After the fast ends at sundown on Yom Kippur in many families, the favorite meal comes from the gourmet table, with smoked fish, cream cheese and bread. These cakes could be homemade this year if you take a class taught by baking experts Riva Castellente and Sam Silverman on Saturday at 4 or 6:30 p.m. at the downtown Bread Market. Or maybe you just want to learn how to make bread without any consideration. Either way, the two-hour hands-on session involves rolling, boiling, seeding, baking the cakes, and taking dozens home. Bread that can be eaten with spread will be served, along with beer and wine, and the history of the bread will be revealed. There will also be a three-hour breakfast class on Monday, September 25 at 6pm, with more food to eat.

Bread-making classes on Yom Kippur, Saturday 4 and 6:30 p.m., Monday at 6 p.m., each $150, Bread Market, 264 W. 40th St.,

Are you planning to have dinner for 1000? Or even 100? Chef and philanthropist José Andrés can walk you through what may be a first: a disaster relief cookbook. The massive, well-illustrated tome recounts the history of World Central Kitchen, the on-the-scene organization that has been preparing seasoned rice from four-foot-tall paella pans, making batches of sandwiches under makeshift tents and scooping Ukrainian borscht from 50-liter stockpiles since it debuted On the scene in 2010 after an earthquake struck Haiti. Recipes, including borscht, leafy semolina macaroni and cheese with variations, simple green chili chicken, and a fresh salad with the clever addition of chicharron, feed four to six generously; There are instructions to reduce or increase the amount of work, if you find yourself home alone or running a soup kitchen. Profiles of the workers and stories about the foods are included.

“The World Central Cookbook: Feeding Humanity, Feeding Hope” by José Andrés and The World Central Cookbook with Sam Chappell Sokol (Clarkson Potter, $35).

A new option in the sauce lineup from Poi Dog, which was the name of Hawaiian chef Kiki Araneta’s Philadelphia restaurant that closed in 2020, now defines the products. With miso, Chinese five spice and pineapple, you have umami-rich huli huli, a marinade-and-soup version of the islands’ roasted chicken, that enhances just about anything. In addition to Huli Huli, Poi Dog also contains Guava Katsu, which is sharper than Huli Huli, and Chili Peppah Water, a vinegary, fruity condiment. Through the end of the month, the company is donating 10 percent of proceeds to World Central Kitchen’s Maui Relief Fund.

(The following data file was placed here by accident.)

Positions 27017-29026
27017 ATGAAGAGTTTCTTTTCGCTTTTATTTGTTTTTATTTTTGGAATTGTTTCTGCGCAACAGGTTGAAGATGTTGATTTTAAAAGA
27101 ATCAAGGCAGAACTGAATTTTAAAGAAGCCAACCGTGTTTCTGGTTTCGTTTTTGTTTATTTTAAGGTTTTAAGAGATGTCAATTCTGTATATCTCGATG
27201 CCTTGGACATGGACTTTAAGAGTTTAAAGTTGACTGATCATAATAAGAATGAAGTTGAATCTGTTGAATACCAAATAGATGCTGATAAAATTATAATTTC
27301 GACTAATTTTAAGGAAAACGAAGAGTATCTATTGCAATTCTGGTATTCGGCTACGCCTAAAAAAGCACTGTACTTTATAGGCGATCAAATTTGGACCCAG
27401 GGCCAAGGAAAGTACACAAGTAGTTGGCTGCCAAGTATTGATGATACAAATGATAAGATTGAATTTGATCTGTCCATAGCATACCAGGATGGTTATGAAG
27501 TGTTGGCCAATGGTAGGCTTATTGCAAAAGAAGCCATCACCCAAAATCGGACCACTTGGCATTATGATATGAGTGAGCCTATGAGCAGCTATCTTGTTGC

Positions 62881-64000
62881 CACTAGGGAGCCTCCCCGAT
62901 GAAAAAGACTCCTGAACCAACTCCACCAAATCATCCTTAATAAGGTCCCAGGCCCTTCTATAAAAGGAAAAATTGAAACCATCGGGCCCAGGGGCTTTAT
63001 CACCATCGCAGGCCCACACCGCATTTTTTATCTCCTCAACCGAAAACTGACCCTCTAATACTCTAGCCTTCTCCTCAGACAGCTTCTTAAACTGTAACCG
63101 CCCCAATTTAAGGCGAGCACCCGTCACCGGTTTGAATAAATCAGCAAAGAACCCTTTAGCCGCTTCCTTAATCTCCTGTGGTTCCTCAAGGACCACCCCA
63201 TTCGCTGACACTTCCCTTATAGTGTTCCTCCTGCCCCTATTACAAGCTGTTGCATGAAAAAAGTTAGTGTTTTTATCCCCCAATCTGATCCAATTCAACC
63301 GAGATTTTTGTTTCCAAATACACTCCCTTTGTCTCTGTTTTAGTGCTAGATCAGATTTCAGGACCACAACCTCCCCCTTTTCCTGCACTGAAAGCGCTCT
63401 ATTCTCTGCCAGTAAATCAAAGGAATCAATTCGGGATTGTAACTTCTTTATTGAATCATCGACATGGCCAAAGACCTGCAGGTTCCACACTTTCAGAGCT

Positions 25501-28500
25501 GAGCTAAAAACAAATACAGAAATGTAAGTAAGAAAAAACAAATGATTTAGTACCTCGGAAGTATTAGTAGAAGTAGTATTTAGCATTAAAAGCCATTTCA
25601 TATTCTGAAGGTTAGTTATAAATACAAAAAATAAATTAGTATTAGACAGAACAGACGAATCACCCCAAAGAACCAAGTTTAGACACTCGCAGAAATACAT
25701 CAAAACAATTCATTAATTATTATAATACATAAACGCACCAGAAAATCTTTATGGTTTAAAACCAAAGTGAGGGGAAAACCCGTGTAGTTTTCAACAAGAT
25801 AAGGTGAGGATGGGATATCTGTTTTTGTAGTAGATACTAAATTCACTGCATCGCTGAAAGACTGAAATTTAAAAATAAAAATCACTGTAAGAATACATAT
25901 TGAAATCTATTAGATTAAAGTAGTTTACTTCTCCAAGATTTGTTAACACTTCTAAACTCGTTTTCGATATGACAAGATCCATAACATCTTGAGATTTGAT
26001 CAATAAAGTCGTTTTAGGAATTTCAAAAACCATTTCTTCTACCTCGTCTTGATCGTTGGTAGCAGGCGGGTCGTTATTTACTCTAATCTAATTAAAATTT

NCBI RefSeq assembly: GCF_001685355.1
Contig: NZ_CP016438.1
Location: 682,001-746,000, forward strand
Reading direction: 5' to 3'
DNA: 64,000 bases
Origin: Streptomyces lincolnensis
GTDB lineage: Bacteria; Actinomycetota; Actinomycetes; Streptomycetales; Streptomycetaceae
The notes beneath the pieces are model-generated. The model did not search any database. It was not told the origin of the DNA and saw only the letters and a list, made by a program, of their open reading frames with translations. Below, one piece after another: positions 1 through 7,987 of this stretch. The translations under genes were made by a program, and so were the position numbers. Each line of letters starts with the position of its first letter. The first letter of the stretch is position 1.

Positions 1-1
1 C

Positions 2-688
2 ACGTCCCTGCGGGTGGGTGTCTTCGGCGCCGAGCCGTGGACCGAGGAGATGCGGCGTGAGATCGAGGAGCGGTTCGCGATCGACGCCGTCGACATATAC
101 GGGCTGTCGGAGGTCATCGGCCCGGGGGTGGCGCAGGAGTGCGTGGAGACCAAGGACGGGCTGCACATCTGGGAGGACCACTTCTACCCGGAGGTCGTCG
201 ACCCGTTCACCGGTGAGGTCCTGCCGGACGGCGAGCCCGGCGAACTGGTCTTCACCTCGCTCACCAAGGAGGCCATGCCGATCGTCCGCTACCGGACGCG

Poi Dog Huli Huli, $17 for 12 ounces; Guava Katsu, $16 for 12 ounces, and Chile Pipah Water, $9 for 5.2 ounces,

These stylish insulated bags, designed to hold wine, are from a new company, Paneer, founded by Nick Bradley, who used to work in the wine business, and Dhruv Singh, an entrepreneur. They tapped the expertise of consultants, including former sommeliers and sommeliers like Belinda Chang and Andre Mack. The bags are made of heavy-duty black recycled nylon with wide, strong handles and straps, interior insulation and lining to prevent breakage, and come in three sizes. There’s a backpack that holds six bottles, a satchel that holds six bottles, and a carrier that holds four bottles, all of which have additional pockets to hold laptops and other items.

Paneer 6-Bottle Backpack, $290; Carry 6 bottles, $230; 4-bottle holder, $200,

Like pulling a vintage bottle from a wine cellar, John Anderson, who founded Woodhouse Chocolate in St. Helena, Calif., with his wife, Tracy Wood Anderson, dug into the chocolate company’s basement to bring back a TAB bar: praline-ghee. The rectangular bars, covered in dark or milk chocolate and studded with almonds, have centers of ganache-like filling filled with bits of butterscotch. It will be available until the end of October.

Woodhouse Chocolate, Dark Toffee Almond Butter Bar, Milk Toffee Almond Butter Bar, $12 for three (3.9 oz),

Although sweeteners like ginger ale, agave syrup, and even simple syrup may only be used by the ounce in most cocktails, it’s a good idea to have a good amount on hand. Refrigerated, they keep well. Cheeky Cocktails, a Brooklyn company founded by April Wachtel, a cocktail instructor, sells its lively syrups in 750-milliliter (25.4-ounce) bottles: espresso, cranberry, honey, honey-ginger, ginger agave, and basic simple syrup. The syrup, effective in iced tea and on fresh fruit, is made without added colours, flavors or preservatives. There is no need? They come in four and 16 ounce sizes. The company also sells lemon and lime juice, which is good to have on hand for emergencies, although fresh is always best.

Cheeky Cocktails, $22-$37, at

He follows New York Times Cooking on Instagram, Facebook, Youtube, Tik Tok And Pinterest. Get regular updates from New York Times Cooking, with recipe suggestions, cooking tips, and shopping tips.

Leave a Reply

%d bloggers like this: